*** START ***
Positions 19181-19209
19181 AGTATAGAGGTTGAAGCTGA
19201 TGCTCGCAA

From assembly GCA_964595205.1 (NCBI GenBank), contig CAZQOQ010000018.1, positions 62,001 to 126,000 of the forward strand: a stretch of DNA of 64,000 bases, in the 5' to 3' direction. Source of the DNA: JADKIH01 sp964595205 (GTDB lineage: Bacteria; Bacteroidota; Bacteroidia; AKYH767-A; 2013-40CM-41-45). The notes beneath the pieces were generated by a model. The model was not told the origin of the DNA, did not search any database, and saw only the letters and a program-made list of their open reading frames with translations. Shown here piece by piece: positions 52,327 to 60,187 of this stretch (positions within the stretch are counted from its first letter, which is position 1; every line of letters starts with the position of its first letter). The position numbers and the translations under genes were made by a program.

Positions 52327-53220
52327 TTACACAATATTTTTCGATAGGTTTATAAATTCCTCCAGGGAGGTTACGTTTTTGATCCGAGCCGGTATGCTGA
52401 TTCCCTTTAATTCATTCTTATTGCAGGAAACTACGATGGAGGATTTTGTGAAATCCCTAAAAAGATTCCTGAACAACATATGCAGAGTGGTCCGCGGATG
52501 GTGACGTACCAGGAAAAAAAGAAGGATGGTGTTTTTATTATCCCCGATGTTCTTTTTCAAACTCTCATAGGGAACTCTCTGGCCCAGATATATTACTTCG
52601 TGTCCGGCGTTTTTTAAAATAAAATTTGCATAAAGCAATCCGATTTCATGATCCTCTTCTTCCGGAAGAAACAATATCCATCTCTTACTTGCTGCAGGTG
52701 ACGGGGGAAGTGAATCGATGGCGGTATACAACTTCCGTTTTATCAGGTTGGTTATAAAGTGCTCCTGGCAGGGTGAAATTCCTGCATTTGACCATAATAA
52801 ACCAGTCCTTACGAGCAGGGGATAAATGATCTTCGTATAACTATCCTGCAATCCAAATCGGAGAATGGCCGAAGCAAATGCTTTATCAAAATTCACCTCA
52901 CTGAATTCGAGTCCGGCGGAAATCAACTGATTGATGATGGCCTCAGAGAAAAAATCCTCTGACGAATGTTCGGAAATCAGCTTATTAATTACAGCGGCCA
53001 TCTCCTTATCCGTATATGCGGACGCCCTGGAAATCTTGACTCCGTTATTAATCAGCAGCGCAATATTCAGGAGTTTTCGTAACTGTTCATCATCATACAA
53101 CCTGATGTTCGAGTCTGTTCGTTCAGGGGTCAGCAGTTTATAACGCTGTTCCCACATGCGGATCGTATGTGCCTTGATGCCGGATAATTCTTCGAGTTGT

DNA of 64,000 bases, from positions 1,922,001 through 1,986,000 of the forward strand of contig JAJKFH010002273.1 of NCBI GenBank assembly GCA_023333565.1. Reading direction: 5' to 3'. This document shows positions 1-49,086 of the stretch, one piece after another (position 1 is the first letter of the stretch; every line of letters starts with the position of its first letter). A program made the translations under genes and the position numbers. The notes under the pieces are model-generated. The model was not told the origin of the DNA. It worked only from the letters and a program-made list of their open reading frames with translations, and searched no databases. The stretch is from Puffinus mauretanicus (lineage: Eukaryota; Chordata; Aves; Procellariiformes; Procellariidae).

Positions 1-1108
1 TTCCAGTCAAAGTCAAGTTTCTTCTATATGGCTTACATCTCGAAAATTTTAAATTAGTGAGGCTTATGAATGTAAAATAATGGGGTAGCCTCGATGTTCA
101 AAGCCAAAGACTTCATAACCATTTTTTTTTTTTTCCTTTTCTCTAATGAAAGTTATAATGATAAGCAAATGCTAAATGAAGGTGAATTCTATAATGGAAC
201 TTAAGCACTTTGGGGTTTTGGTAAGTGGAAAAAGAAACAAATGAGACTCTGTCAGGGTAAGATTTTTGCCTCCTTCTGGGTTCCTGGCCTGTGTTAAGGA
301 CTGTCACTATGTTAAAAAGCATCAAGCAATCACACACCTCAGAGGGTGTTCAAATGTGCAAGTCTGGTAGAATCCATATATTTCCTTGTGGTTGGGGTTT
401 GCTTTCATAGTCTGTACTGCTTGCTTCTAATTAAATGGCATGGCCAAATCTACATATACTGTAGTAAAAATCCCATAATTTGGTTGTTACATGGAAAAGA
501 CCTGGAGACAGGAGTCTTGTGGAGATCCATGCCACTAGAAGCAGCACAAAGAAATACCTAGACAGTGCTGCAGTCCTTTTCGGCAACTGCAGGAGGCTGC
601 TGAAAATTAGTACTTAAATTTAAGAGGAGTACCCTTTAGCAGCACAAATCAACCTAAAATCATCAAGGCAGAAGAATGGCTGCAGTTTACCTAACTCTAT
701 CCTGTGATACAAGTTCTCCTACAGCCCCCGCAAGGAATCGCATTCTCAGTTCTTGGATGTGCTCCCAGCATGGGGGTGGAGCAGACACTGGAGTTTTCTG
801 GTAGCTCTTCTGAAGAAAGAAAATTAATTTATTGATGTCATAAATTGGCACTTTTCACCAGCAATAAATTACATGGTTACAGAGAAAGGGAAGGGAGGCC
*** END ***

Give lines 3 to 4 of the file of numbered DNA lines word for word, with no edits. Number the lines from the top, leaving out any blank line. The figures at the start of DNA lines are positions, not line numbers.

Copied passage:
19201 TGCTCGCAA

From assembly GCA_964595205.1 (NCBI GenBank), contig CAZQOQ010000018.1, positions 62,001 to 126,000 of the forward strand: a stretch of DNA of 64,000 bases, in the 5' to 3' direction. Source of the DNA: JADKIH01 sp964595205 (GTDB lineage: Bacteria; Bacteroidota; Bacteroidia; AKYH767-A; 2013-40CM-41-45). The notes beneath the pieces were generated by a model. The model was not told the origin of the DNA, did not search any database, and saw only the letters and a program-made list of their open reading frames with translations. Shown here piece by piece: positions 52,327 to 60,187 of this stretch (positions within the stretch are counted from its first letter, which is position 1; every line of letters starts with the position of its first letter). The position numbers and the translations under genes were made by a program.